Conrad Grunewald, a strong Formula Drift contender with his own racing school, and 2011 Formula Drift champ Daijiro Yoshihara make up the rest of the team. All five drivers, with the direction of Harper and director Mic Rodgers, practiced on an empty piece of tarmac with a similar diameter to a roundabout, since they had limited access to the actual location, which is part of a public road.

The practice took days, with the 326 hp cars and ZF eight-speed automatic transmission going through certain modifications. First is the rally or drift-style handbrake lever. The M235i has a manual handbrake lever, but they needed something closer to the driver and with more precise feel. Next was the rear differential. To make them easier to drift, the red coupes needed locked diffs.

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BMW has one in its M Performance parts catalogue, but when preparations for the shoot started, the diff was not on sale yet. So the mechanics had to modify the standard unit. Finally, slight changes were also made to things like the engine’s torque curve via the ECU.

With that done, and with unlimited supply of tyres, the drivers practiced, practiced and practiced. We attended the final practice session in Cape Town, South Africa and were in awe of with what we witnessed. All five cars were drifting with just two to three meters gaps from each other, and the cars were drifting around the roundabout consistently. It looked like they could have drifted in that sequence for half an hour, non-stop! The level of precision these guys have is totally out of this world!

If I were to put a 50 cent coin on the tarmac, they could have gone over it, countless times at the same position. Before we moved on to the actual shoot location in Cape Town, we were given a taste of making a BMW M235i go sideways, with a stick shift!

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Yours truly was given the opportunity to drift the car in a circle. But I must admit that it is not that easy to hold the drift in the M235i. Don’t get me wrong, this coupe is an excellent driving machine and is easy to control in say, a half circle drift. But it requires more finesse to complete a full drift, likely because of the car’s short wheelbase and the rigid chassis.

It is easier to do the same in the F30 3 Series, since it has a longer wheelbase. It’s softer too, so things move a little “slower”, making it easier for you to hold the drift. Get my drift? ;)

With the M235i, I had to be quicker with my throttle and steering inputs. So, having to drift it consistently in a same line around a circle that’s about the size of Bulatan Segambut in KL was simply epic. We then moved to the actual location, which was closed off to other road users by the police.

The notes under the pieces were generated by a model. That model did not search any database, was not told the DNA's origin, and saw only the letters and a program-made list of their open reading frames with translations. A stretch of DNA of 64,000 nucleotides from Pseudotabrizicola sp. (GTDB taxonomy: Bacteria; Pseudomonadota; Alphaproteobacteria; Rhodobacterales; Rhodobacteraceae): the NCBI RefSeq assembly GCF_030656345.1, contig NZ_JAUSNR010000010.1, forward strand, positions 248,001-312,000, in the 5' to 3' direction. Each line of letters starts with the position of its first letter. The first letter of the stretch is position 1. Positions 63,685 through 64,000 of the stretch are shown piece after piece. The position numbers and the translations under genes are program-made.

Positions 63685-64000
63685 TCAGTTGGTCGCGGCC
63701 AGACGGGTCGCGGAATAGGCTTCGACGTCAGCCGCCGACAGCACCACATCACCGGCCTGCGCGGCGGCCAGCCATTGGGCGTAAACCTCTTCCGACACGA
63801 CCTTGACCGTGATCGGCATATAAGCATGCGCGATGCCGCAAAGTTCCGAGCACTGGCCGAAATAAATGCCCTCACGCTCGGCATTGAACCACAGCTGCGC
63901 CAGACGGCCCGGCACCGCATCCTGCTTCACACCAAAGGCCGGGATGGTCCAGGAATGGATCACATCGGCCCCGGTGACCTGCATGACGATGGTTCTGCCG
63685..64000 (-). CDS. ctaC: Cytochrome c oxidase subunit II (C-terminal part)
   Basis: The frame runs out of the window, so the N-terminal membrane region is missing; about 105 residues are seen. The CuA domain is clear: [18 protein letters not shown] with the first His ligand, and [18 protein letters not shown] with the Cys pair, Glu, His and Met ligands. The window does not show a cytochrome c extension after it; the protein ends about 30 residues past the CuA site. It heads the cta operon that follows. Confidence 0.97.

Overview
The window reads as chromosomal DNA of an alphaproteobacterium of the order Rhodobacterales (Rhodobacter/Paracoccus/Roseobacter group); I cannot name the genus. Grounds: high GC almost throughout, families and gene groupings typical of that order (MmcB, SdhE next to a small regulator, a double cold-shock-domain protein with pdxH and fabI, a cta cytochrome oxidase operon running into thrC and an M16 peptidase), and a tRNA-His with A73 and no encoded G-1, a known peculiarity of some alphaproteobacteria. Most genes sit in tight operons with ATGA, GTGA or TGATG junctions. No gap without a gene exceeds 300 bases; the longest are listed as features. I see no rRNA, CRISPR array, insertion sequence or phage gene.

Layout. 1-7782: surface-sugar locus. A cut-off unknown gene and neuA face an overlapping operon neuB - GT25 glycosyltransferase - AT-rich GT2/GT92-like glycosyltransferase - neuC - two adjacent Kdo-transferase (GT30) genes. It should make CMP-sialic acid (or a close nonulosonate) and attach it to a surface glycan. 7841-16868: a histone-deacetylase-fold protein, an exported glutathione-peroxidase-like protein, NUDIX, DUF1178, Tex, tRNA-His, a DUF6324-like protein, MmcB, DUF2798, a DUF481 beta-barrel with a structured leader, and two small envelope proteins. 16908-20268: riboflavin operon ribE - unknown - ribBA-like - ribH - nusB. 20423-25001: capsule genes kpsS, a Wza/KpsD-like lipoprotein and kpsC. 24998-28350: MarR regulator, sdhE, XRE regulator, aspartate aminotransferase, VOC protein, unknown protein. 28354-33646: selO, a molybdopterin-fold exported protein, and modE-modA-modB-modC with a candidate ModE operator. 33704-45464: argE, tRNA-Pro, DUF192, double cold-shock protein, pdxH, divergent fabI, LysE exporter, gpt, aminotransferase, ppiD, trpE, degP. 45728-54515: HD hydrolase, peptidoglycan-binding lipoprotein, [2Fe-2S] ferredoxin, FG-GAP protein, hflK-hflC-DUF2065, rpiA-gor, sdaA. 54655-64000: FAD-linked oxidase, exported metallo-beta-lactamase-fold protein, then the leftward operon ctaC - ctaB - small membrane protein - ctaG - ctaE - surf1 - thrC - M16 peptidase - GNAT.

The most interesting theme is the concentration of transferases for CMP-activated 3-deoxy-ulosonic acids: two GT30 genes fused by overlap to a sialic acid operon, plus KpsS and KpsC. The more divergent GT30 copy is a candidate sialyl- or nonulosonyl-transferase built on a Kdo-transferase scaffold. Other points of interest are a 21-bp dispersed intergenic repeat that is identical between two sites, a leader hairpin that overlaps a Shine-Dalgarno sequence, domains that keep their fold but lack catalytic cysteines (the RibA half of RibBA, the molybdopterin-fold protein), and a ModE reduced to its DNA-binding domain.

The traffic circle turned into a Hollywood shoot location, with pick up truck carrying a camera for close-up shots as well as helicopters for aerial shots. In one of the runs, we were allowed to sit next to the drivers, as passengers. I sat next to Ryhs Millen – did you know that his daily drive is a Ford F-150 pick-up truck?

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During the drift run, I noticed that his technique is quite different from how I normally carry a drift. I had to constantly depress and release the throttle while making slight steering adjustments and looking through my target points. These guys were constantly full on the accelerator, all the time while making little adjustments on the steering wheel. Then they would left foot brake or yank the handbrake from time to time to control the speed. Gotta try that out sometime!

Ryhs revealed that the drivers had to improvise a little during the actual shoot, as the diameter of the circle was slightly different, and most importantly, grip levels were higher. On top of that, the drivers were supposed to drift without emitting too much smoke from the tyres, as that would not look nice on video.

We can’t wait for the final video to be out! It is expected to be released by the end of the month, so watch this space. Meanwhile, check out our exclusive teaser video and behind the scenes photos.